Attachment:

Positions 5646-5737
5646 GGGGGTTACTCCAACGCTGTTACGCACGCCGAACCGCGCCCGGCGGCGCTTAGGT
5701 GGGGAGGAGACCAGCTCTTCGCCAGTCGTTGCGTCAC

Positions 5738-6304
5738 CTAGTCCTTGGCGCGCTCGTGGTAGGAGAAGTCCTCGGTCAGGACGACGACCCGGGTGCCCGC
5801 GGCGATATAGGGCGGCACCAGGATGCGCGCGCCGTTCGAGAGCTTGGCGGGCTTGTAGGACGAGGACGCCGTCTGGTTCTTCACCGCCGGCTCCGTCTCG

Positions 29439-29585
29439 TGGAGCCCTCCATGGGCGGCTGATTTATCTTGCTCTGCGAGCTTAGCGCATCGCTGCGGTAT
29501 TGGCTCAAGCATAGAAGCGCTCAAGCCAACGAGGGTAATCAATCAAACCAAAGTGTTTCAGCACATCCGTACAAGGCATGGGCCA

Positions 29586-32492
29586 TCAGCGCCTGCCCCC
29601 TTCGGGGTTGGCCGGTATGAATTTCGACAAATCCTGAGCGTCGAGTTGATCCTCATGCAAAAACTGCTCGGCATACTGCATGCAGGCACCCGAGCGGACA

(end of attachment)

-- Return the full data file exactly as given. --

Positions 5646-5737
5646 GGGGGTTACTCCAACGCTGTTACGCACGCCGAACCGCGCCCGGCGGCGCTTAGGT
5701 GGGGAGGAGACCAGCTCTTCGCCAGTCGTTGCGTCAC

Positions 5738-6304
5738 CTAGTCCTTGGCGCGCTCGTGGTAGGAGAAGTCCTCGGTCAGGACGACGACCCGGGTGCCCGC
5801 GGCGATATAGGGCGGCACCAGGATGCGCGCGCCGTTCGAGAGCTTGGCGGGCTTGTAGGACGAGGACGCCGTCTGGTTCTTCACCGCCGGCTCCGTCTCG

Positions 29439-29585
29439 TGGAGCCCTCCATGGGCGGCTGATTTATCTTGCTCTGCGAGCTTAGCGCATCGCTGCGGTAT
29501 TGGCTCAAGCATAGAAGCGCTCAAGCCAACGAGGGTAATCAATCAAACCAAAGTGTTTCAGCACATCCGTACAAGGCATGGGCCA

Positions 29586-32492
29586 TCAGCGCCTGCCCCC
29601 TTCGGGGTTGGCCGGTATGAATTTCGACAAATCCTGAGCGTCGAGTTGATCCTCATGCAAAAACTGCTCGGCATACTGCATGCAGGCACCCGAGCGGACA